My ten-minute Bill, which should perhaps be more exactly and accurately entitled the recyclate content Bill, would provide a way to face up to this future and emerging problem for our waste with confidence and with secure markets, primarily here in this country, for the results of our efforts to recover and reuse our waste streams. It would enable the Government to specify levels of recyclate to be included in the production of designated products on sale in the UK. In short, where a product or a range of products was designated by the mechanisms contained in the Bill, it would be required, as a condition of sale, to have the right amount of recycled content within it.

This might be thought of by some as a sudden and irrational flight of fancy—“That would never work!” Yet it does already, in goods and services that we all buy and use. The renewable transport fuel obligation, or RTFO, requires producers of fuel in the UK to include in their products an aggregate of 2.5 per cent. renewable fuel this year, rising to 5 per cent. by 2010—that is, the addition of biodiesel or bioethanol to mineral fuel. If someone switches their lights on, the product that they will be using and buying—electricity—will have, as a requirement of sale to them, a defined element procured from renewable sources. The Bill, then, would not introduce a new concept or restrain the market but instead provide a level playing field for the makers of designated products and, as in the case of the RTFO and the renewables obligation, a buy-out price or the opportunity to purchase credits if someone does not or cannot comply. Those exceeding their targets in recyclates have an opportunity to benefit by trading additionally with those who do not.

There are enormous opportunities for the use of recyclates in products, usually at or near the cost of finding the raw materials from virgin sources. The issue is largely the will to do it and to break the “first mover” cycle of those who say that they cannot supply recycled content products because they cannot get reliable supplies of raw material and, on the other hand, those who say they cannot reliably supply recyclates for manufacture because people will not include recyclates in products. This is of course not true for substantial sections of industry: many manufacturers work hard at including renewables. I applaud the work of those engaged, for example, in the Courtauld commitment on industry recycled content. I commend the work of the National Industrial Symbiosis Programme, which successfully matches up companies that have what they regard as waste with those who can use precisely that waste as a resource in their processes—exactly the sort of circular metabolism set out by the Bill. The work of the Waste and Resources Action Programme in encouraging and developing markets for recyclates is also tremendously important and could be greatly enhanced by a recyclate obligation, increasing on a slope as the market firms and the procedure becomes a commonplace.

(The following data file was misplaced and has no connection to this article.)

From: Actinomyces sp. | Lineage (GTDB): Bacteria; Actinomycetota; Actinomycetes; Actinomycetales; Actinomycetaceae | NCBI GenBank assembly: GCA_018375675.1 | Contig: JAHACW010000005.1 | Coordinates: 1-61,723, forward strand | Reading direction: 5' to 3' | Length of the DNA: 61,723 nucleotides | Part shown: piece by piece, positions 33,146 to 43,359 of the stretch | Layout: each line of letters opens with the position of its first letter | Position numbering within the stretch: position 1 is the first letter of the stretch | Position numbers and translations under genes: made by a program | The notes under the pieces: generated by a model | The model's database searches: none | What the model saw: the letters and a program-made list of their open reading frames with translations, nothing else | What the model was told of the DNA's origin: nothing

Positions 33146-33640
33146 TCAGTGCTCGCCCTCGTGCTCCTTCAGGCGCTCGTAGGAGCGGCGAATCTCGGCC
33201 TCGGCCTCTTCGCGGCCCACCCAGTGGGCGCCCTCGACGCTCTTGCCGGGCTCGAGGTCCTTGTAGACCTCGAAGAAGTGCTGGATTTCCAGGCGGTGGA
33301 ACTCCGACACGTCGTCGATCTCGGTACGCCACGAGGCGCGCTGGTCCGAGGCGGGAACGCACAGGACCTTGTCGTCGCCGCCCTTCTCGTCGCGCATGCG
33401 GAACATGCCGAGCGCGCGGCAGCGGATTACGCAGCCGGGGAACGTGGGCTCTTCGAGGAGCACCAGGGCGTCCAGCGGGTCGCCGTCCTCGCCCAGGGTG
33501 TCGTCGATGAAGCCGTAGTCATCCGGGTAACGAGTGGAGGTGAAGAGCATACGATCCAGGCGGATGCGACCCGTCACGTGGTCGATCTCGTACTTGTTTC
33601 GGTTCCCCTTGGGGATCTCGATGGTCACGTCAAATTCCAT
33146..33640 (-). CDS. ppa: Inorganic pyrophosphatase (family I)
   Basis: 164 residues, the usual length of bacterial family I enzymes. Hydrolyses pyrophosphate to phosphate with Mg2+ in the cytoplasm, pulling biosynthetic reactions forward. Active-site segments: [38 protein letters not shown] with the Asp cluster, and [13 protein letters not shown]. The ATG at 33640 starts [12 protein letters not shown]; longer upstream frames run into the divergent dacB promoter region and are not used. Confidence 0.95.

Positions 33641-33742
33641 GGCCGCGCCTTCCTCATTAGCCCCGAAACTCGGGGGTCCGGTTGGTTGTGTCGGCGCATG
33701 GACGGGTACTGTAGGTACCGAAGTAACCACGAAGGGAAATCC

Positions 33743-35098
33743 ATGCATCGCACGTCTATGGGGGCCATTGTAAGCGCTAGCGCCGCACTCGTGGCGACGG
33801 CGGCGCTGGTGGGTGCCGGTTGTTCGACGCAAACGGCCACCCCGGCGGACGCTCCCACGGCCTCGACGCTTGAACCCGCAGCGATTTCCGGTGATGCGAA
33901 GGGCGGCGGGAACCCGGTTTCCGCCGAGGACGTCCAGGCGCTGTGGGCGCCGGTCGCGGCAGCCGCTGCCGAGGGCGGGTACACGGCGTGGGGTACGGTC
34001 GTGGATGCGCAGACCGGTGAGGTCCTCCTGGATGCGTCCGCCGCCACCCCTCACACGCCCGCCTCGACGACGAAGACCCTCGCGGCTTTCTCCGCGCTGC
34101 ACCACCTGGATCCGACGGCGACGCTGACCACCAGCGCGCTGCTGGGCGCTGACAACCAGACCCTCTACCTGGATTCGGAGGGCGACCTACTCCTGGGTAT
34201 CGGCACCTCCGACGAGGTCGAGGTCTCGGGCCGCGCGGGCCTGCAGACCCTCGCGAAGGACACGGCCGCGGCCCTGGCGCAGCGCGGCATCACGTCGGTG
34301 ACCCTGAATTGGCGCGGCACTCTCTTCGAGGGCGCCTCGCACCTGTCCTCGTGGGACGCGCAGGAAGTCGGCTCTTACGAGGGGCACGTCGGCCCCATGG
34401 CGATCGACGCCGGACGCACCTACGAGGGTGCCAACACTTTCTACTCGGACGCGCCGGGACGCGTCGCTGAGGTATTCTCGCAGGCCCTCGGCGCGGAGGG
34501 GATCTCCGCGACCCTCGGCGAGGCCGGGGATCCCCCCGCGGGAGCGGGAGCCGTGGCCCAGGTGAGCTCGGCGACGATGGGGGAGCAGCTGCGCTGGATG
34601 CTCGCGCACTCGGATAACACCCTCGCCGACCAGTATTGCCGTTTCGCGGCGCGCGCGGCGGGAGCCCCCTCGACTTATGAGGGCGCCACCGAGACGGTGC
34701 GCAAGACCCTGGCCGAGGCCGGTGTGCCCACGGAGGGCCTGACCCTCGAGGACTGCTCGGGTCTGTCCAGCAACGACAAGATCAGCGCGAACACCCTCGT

What might suitable designated products be? We can think of glass bottle manufacturing using sorted cullet, glass wool for insulation using mixed cullet, road-making material using ground glass and recycled aggregate, breeze block manufacture using recovered ash, street furniture and similar products using recycled low-grade plastic, and yes, items such as recycled high-grade plastic milk bottles. There is also, of course, the manufacture of cardboard and the production of paper, even newsprint—currently highly recycled but using, in some cases, material that we send to Canada and which comes back to us as newsprint. There is a long and wide-ranging list, and the task of the mechanisms set out in the Bill would be to set recyclate content levels achievable from supply of waste and introducible economically into the product cycle.

How Members should not get me wrong: the Bill does not seek to address failure, or a crisis. It seeks to secure the future for successful recycling in the UK by closing the loop, by making sure that as much as possible goes back into the loop of production, consumption, recovery and presentation for reuse, and by making that closed loop resource-thrifty in a world where we are depleting resources such as oil, from which we make plastic a million times faster than we are replenishing it, and carbon-thrifty in a world where we have to reduce radically the amount of carbon we emit to keep the world habitable. It will do so by using the mechanism of market-shaping to secure the market, and in so doing, it will secure our future recycling requirements.

Question put and agreed to.


That Dr. Alan Whitehead, Mr. Martin Caton, Colin Challen, Mr. David Drew, Emily Thornberry, Mr. David Chaytor, Mark Lazarowicz, Mr. Barry Sheerman, Mr. Chris Mullin, Paddy Tipping, Dr. Desmond Turner and Mr. Elliot Morley present the Bill.

Dr. Alan Whitehead accordingly presented the Bill.

Bill read the First time; to be read a Second time on Friday 8 May and to be printed (Bill 64).